National Parks are such a popular destination for travelers that the Senate Energy and Natural Resources subcommittee on National Parks held a hearing last week to try to find solutions to the most pressing problems. A post-pandemic tourist boom to the most popular parks is leaving lawmakers scrambling to find solutions to ease overcrowding, increased traffic, and waiting times.
National Park tourism has grown steadily for decades, noticeably since 2010. Demand was down briefly during the pandemic but visitors have returned in even greater numbers. You can understand the appeal to enjoy fresh air, beautiful scenery, and wildlife after being stuck at home for so long. Social distancing is possible and let’s hope there are not mask requirements in the great outdoors. Monthly tourist attendance numbers are smashing previous ones in parks like Yellowstone and Zion. In June, more than 31 million people visited a National Park Service site.
During testimony to the Senate committee, Kristen Brengel, senior vice president at the National Parks Conservation Association said visitors are finding multi-hour waits for popular trails, increased litter, wildlife disruption, and defacement of American Indian artifacts. As Montana Senator Steve Daines noted, the most severe congestion occurs in just a few of the most well-known parks. One solution would be to encourage tourists to visit some of the other 423 sites overseen by the National Park Service. A downside to that suggestion, though, is that smaller parks are not equipped to handle an increase in visitors. From the years 2011 to 2019, as tourism picked up, the National Park Service (NPS) lost 16% of its staff.
Other solutions mentioned included purchasing tickets and restricting the number of private vehicles in national parks to alleviate parking problems. Mostly, Congress needs to cough up more money, according to Ms. Brengel.
Some parks have turned to ticketed entry reservations to equalize demand throughout the day. This system has improved the situation at Glacier National Park in Montana, though it has frustrated those without tickets, said Kevin Gartland, executive director of the Chamber of Commerce for Whitefish, a tourist hub near the park.
To alleviate parking and traffic bottlenecks, such parks as Acadia in Maine have restricted private vehicles, providing shuttle service in certain areas. “Often, we talk about too many people—but actually, we’re talking about too many cars,” said King.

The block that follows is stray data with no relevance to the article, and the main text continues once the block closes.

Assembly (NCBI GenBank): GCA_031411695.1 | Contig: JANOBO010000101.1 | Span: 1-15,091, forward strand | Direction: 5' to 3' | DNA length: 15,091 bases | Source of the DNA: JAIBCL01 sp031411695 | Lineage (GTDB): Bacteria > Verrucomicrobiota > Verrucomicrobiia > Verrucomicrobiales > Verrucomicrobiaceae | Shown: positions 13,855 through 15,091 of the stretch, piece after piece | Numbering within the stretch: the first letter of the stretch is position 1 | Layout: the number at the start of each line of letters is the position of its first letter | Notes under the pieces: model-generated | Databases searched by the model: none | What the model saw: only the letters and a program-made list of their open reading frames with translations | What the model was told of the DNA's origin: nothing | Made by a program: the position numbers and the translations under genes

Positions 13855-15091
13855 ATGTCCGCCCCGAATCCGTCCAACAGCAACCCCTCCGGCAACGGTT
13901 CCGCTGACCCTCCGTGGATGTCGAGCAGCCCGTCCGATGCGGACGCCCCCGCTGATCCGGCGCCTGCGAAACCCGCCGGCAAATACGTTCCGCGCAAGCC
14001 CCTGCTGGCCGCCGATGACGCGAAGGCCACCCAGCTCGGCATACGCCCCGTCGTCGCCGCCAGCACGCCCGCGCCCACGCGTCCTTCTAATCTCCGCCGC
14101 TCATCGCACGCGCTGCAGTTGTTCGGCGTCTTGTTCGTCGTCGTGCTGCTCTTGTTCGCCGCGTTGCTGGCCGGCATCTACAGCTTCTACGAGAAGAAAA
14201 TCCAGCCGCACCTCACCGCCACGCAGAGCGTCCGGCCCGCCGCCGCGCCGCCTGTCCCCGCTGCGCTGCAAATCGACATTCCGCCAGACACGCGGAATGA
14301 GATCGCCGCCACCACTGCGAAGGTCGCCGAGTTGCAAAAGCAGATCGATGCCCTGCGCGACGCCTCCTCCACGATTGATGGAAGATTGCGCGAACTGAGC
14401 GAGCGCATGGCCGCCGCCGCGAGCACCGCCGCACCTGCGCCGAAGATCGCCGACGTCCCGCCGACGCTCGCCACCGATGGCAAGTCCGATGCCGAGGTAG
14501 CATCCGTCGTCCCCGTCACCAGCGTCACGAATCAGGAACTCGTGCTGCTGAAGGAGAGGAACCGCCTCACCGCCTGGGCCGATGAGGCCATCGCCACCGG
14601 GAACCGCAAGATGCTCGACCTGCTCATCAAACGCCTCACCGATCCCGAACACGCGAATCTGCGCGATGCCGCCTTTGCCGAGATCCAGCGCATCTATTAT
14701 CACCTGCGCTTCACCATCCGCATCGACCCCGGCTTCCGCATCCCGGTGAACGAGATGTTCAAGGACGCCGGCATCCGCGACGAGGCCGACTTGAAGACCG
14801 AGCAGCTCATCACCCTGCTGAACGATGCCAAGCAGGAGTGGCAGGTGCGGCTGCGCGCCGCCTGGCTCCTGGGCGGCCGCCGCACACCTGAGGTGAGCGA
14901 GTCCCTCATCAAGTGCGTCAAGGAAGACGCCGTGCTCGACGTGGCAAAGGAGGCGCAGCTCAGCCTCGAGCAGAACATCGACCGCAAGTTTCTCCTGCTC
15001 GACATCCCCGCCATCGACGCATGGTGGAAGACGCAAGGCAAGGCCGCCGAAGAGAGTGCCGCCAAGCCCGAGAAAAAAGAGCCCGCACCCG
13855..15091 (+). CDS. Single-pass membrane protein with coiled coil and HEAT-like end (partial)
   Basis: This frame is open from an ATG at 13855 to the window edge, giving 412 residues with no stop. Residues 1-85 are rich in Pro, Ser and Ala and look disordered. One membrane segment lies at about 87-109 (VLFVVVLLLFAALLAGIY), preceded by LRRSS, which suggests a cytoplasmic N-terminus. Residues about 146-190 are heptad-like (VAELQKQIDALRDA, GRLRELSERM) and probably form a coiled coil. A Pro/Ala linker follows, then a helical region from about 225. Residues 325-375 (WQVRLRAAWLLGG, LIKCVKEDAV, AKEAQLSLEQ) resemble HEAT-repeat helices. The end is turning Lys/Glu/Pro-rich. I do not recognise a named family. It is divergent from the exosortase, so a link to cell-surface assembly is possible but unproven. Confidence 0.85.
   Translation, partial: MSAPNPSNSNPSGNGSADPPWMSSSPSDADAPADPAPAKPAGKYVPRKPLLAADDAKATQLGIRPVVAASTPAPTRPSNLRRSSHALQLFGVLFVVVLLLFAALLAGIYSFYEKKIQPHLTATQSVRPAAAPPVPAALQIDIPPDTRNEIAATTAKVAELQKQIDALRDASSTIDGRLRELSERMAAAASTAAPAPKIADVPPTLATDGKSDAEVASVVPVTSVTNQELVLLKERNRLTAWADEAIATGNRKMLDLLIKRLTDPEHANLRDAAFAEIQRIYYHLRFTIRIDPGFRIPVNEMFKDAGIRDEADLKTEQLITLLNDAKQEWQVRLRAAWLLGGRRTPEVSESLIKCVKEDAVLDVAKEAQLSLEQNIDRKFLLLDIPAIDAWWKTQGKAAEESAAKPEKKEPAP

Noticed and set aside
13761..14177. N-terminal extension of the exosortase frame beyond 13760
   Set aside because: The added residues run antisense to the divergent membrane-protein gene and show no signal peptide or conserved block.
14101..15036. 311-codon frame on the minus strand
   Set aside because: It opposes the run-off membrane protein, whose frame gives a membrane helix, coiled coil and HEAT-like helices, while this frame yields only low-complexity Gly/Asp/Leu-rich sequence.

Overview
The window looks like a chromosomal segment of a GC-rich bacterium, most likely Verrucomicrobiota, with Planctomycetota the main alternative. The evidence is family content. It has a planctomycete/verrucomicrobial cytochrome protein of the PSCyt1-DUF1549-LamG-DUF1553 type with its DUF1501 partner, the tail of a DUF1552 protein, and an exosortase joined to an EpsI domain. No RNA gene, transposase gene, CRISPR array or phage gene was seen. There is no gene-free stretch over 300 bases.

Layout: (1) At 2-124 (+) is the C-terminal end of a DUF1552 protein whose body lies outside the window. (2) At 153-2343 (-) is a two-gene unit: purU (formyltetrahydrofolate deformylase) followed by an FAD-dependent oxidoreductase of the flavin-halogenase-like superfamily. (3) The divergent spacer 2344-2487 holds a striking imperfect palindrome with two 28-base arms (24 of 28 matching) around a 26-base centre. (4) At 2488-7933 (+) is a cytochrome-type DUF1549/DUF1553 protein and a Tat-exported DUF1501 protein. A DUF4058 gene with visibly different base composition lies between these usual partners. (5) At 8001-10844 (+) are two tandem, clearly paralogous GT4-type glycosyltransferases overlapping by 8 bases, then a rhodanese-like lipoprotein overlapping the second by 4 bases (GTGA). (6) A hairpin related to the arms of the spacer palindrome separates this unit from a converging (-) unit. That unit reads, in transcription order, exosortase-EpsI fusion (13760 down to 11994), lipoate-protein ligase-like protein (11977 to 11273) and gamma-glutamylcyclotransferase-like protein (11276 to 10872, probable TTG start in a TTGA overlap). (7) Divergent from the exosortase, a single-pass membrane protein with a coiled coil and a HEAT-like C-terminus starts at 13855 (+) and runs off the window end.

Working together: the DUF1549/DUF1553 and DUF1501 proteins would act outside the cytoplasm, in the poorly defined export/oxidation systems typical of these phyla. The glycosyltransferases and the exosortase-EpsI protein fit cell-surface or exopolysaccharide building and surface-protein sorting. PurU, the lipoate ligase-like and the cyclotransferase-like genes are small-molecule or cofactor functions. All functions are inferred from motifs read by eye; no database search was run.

National Parks could expand this transit service if they were allocated money via the infrastructure or surface transportation bills that are currently being negotiated in Congress, Brengel told the senators. “This is where we need your help.”
According to the Yellowstone page on the NPS website, unvaccinated visitors are required to wear masks indoors and in crowded outdoor spots, too. Masks are required of everyone on public transportation, I assume that is a nod to TSA’s regulation for all public transportation in the U.S. June 2021 was the park’s most visited June on record.
The park hosted 938,845 recreation visits in June 2021, making it the park’s most-visited June on record. This is a 64% increase from June 2020 (573,205 recreational visits) and a 20% increase from June 2019 (781,853 recreation visits).
So far in 2021, the park has hosted 1,587,998 recreation visits, up 17% from 2019. This year is compared to 2019 instead of 2020 because of COVID-19.
All National Park Service sites have six days in 2021 for free admission days. August 4 is the next free admission day – it commemorates the one-year anniversary of the Great American Outdoors Act. This was landmark legislation (thanks, President Trump) that “will use revenues from energy development to provide up to $1.9 billion a year for five years to provide needed maintenance for critical facilities and infrastructure in our national parks, forests, wildlife refuges, recreation areas, and American Indian schools. It will also use royalties from offshore oil and natural gas to permanently fund the Land and Water Conservation Fund to the tune of $900 million a year to invest in conservation and recreation opportunities across the country.” Remember that the next time a Democrat hack accuses the Trump administration of trying to destroy the planet.
On a conference call with reporters before Wednesday’s hearing, Senator Angus King of Maine, who chairs the subcommittee, was asked if the price of park passes would be increased. King said it would be a better idea to be more efficient in collecting the fees than to raise prices which would shut out working people.
“I would hate to do that because then you are making it harder for working people and people who don’t have a great deal of additional disposable income,” he said. “The parks are supposed to be for everyone, and the admission fee should not be a barrier.”
But King said he thought the national parks could do a better job of collecting entrance fees.
“Collecting the fees at a lot of parks is not as efficient as it might be,” he said. “I know this has been true in the past in Acadia. I’ve been pushing for about five years for park fees to be online, so that people use an app and are sure to pay the fee.
“I also think we’re leaving a fair amount of money on the table because of an inefficient collection process where some entrances to the park have a toll gate, if you will, and others don’t.”
It would make more sense to use funding available to the parks and hire more staff to take care of the increase in visitors. That’s a win for everyone.